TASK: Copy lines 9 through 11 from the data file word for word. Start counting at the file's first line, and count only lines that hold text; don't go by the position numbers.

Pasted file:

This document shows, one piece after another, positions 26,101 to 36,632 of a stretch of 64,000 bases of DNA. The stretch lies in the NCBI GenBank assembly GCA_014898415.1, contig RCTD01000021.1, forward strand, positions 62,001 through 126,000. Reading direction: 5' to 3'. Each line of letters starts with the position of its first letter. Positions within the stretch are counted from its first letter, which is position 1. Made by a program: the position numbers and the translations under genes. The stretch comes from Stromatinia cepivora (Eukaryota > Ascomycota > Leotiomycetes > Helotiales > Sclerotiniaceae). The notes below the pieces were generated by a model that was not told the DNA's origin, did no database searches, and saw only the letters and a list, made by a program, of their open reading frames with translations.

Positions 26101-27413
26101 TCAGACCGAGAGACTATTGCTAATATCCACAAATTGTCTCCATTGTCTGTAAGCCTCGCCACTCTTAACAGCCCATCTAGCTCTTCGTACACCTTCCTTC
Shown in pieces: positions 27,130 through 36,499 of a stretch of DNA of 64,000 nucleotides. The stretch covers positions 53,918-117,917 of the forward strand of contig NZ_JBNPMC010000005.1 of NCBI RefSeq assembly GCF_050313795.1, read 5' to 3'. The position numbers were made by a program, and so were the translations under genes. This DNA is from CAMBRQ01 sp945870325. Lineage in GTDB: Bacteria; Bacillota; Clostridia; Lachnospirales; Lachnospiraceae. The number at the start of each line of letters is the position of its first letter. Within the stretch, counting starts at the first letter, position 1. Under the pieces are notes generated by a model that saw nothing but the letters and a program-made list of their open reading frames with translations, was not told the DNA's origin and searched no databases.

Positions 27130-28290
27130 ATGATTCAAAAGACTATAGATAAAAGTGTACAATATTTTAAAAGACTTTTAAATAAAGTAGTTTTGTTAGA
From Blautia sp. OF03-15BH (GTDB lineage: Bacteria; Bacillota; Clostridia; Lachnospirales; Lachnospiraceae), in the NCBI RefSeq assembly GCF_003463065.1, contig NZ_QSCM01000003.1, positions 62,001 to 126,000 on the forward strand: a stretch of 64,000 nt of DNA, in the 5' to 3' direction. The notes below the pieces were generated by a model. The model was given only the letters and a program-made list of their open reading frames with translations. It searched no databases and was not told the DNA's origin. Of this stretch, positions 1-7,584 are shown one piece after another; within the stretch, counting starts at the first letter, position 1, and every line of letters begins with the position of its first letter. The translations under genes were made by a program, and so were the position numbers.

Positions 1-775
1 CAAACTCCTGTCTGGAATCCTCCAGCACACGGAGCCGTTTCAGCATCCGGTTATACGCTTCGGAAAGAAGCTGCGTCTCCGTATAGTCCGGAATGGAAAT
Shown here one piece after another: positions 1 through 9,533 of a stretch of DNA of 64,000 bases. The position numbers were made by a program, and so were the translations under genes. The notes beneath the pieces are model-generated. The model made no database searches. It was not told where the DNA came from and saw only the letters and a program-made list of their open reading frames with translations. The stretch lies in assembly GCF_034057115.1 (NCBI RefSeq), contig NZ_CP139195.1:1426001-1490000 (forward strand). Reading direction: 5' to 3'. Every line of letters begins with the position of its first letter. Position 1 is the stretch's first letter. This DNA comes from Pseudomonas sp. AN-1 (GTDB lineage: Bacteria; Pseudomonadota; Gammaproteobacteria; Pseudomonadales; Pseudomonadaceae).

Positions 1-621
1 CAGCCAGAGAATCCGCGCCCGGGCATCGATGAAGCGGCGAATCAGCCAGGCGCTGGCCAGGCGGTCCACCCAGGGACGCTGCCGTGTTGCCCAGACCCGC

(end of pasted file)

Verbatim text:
1 CAAACTCCTGTCTGGAATCCTCCAGCACACGGAGCCGTTTCAGCATCCGGTTATACGCTTCGGAAAGAAGCTGCGTCTCCGTATAGTCCGGAATGGAAAT
Shown here one piece after another: positions 1 through 9,533 of a stretch of DNA of 64,000 bases. The position numbers were made by a program, and so were the translations under genes. The notes beneath the pieces are model-generated. The model made no database searches. It was not told where the DNA came from and saw only the letters and a program-made list of their open reading frames with translations. The stretch lies in assembly GCF_034057115.1 (NCBI RefSeq), contig NZ_CP139195.1:1426001-1490000 (forward strand). Reading direction: 5' to 3'. Every line of letters begins with the position of its first letter. Position 1 is the stretch's first letter. This DNA comes from Pseudomonas sp. AN-1 (GTDB lineage: Bacteria; Pseudomonadota; Gammaproteobacteria; Pseudomonadales; Pseudomonadaceae).

Positions 1-621